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Understanding AFR: Effect on Exhaust Gas Temperature (EGT)

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Effect on Exhaust Gas Temperature (EGT)


00:00 - Through the course so far we've discussed the concept of how the air-fuel ratio affects our combustion temperature.
00:06 And while we can't measure combustion temperature directly on our Chassis Dyno, what we can measure is a byproduct of that combustion, which is the exhaust gas temperature.
00:16 While the exhaust gas temperature is affected by a number of other parameters, all things being equal if we increase the combustion temperature, we'd expect to see the exhaust gas temperature also increase, and vice versa when we drop the combustion temperature.
00:33 So we're going to perform a couple of demonstrations here now.
00:37 We're using, for this demonstration, a Mazda FD RX-7, with a turbocharged 13B engine that's controlled by a Link G4 Plus so we can quickly and easily demonstrate the effect of altering our air-fuel ratio.
00:52 For the first test what we're going to do is run the engine in steady state at about 2500 RPM, and we're going to watch how the exhaust gas temperature is affected as we change the air-fuel ratio or lambda.
01:07 Let's get the engine running now in fourth gear at 2500 RPM, and we'll perform our first steady state test.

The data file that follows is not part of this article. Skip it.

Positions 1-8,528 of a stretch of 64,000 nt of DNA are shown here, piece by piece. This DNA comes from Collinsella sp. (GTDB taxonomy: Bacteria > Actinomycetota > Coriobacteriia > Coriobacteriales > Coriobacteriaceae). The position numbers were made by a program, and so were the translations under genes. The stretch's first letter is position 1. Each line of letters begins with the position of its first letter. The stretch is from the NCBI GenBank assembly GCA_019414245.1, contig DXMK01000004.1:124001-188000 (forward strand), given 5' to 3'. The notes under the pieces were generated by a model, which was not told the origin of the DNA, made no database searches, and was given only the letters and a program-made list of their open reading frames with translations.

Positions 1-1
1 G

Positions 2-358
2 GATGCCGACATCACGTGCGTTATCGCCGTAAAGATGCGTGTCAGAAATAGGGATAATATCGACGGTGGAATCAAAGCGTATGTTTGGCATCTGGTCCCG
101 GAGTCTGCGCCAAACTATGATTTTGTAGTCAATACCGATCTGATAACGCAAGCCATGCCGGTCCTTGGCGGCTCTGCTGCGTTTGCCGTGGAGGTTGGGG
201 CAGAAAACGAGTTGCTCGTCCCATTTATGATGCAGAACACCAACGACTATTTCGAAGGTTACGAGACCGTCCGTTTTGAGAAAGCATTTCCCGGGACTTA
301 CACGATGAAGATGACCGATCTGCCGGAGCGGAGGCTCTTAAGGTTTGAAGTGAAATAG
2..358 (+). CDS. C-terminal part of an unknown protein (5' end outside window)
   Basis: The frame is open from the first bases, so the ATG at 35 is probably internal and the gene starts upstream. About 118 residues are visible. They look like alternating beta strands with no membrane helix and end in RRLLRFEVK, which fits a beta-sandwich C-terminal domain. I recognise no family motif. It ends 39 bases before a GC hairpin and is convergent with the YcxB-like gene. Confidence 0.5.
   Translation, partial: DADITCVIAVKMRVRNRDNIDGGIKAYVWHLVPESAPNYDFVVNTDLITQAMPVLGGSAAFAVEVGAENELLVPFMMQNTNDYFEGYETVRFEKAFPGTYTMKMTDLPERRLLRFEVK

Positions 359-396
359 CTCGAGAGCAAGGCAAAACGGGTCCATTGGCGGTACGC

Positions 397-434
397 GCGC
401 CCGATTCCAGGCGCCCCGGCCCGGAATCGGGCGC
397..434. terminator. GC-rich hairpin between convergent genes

01:14 (engine hums) While we allow the engine to stabilize on the Dyno, let's have a look at what we do have on the Dyno screen.
01:30 And you'll be able to see here we have a few parameters that are of interest to us at this point.
01:36 So we have our derived RPM, our engine RPM, we have our manifold pressure, our lambda, and of course our exhaust gas temperature.
01:46 Now, one thing that's important to note when you're measuring exhaust gas temperature, it is quite a slow sensor to respond, so it responds and stabilizes much slower than the likes of our lambda reading.
02:01 So you can see now we're at a relatively steady state, and we can see we've got an exhaust gas temperature reading of around about 800 degrees centigrade, and we're running at around about 0.95 lambda.
02:14 So what I'm going to do is just richen the air-fuel ratio, and we'll see how that affects our exhaust gas temperature.
02:23 So I've just added some fuel into the main fuel table, and you can see we've gone from 0.95 to 0.81 lambda.
02:33 You can see that our exhaust gas temperature has dropped from about the 800, 810 degrees that we were running now down to 770.
02:42 So I've dropped somewhere around about 30, maybe 35 degrees centigrade from richening the air-fuel ratio.
02:50 Let's see what happens when we lean the air-fuel ratio out.
02:54 Remember, we were running at around about 0.95, 0.96.
03:01 I've now leaned the air-fuel ratio out to lambda one, and you can see our exhaust gas temperature has climbed, we're sitting now at 820, 830 degrees centigrade.